I have been privileged to help design and instruct a “public policy in the commercial fishing industry” course for high school students, along with teacher Steven Schaefer, at The New School, here in Kennebunk.
When Schaefer first approached me about working with him, he wanted the students to hear from real people working in the industry and to learn from the men and women who know the ocean intimately, as only those who navigate it and rely on it to earn their living can. He wanted the students to learn about the side of fishing that you do not see in picturesque summer tourist photos in quaint harbors.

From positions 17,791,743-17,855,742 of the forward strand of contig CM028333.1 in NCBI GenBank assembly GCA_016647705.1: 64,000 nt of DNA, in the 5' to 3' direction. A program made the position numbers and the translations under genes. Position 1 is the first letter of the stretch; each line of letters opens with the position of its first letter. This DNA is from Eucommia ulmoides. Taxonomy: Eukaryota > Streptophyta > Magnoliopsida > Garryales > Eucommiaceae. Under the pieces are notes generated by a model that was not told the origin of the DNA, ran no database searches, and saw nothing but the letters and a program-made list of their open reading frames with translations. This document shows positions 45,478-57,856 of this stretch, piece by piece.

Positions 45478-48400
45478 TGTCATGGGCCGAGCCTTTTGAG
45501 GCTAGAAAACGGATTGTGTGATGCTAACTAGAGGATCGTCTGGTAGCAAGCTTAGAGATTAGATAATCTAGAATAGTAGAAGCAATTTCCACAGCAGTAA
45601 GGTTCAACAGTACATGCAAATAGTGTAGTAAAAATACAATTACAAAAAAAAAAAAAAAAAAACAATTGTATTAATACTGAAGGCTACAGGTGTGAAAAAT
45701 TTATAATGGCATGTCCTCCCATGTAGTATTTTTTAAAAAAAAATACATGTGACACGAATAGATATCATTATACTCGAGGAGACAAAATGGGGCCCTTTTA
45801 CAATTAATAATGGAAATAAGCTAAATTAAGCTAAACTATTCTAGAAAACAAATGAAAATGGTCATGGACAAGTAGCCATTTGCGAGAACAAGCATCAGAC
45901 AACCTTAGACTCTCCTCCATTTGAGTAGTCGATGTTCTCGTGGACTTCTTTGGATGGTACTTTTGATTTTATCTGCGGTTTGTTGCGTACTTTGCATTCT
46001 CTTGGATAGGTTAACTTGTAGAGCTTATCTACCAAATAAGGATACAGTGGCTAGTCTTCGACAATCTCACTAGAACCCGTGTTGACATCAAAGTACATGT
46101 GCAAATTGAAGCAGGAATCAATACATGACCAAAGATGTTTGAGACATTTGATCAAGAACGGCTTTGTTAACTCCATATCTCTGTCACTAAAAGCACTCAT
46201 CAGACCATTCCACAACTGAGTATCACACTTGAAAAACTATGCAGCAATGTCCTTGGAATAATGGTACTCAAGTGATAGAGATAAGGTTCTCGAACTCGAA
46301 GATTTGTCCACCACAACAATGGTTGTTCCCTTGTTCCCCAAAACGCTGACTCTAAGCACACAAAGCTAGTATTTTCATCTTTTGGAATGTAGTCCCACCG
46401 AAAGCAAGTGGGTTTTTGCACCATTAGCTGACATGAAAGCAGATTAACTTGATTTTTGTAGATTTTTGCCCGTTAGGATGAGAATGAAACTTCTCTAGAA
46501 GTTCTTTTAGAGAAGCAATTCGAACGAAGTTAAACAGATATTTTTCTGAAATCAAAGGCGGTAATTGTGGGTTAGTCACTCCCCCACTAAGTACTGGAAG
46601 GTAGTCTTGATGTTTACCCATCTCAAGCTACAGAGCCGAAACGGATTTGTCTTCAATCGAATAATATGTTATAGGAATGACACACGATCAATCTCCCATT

You know the stuff people don’t want to talk about as much – like rough days and close calls at sea, days without catches when you still have to pay for fuel and your boat mate’s wages. The ever rising cost of boat and gear maintenance, upkeep, insurance. The frustration of being told that the days you have to make your living have been cut back or the prices being paid for the fish you harvest have dropped – even though the cost of bait to catch those fish has skyrocketed.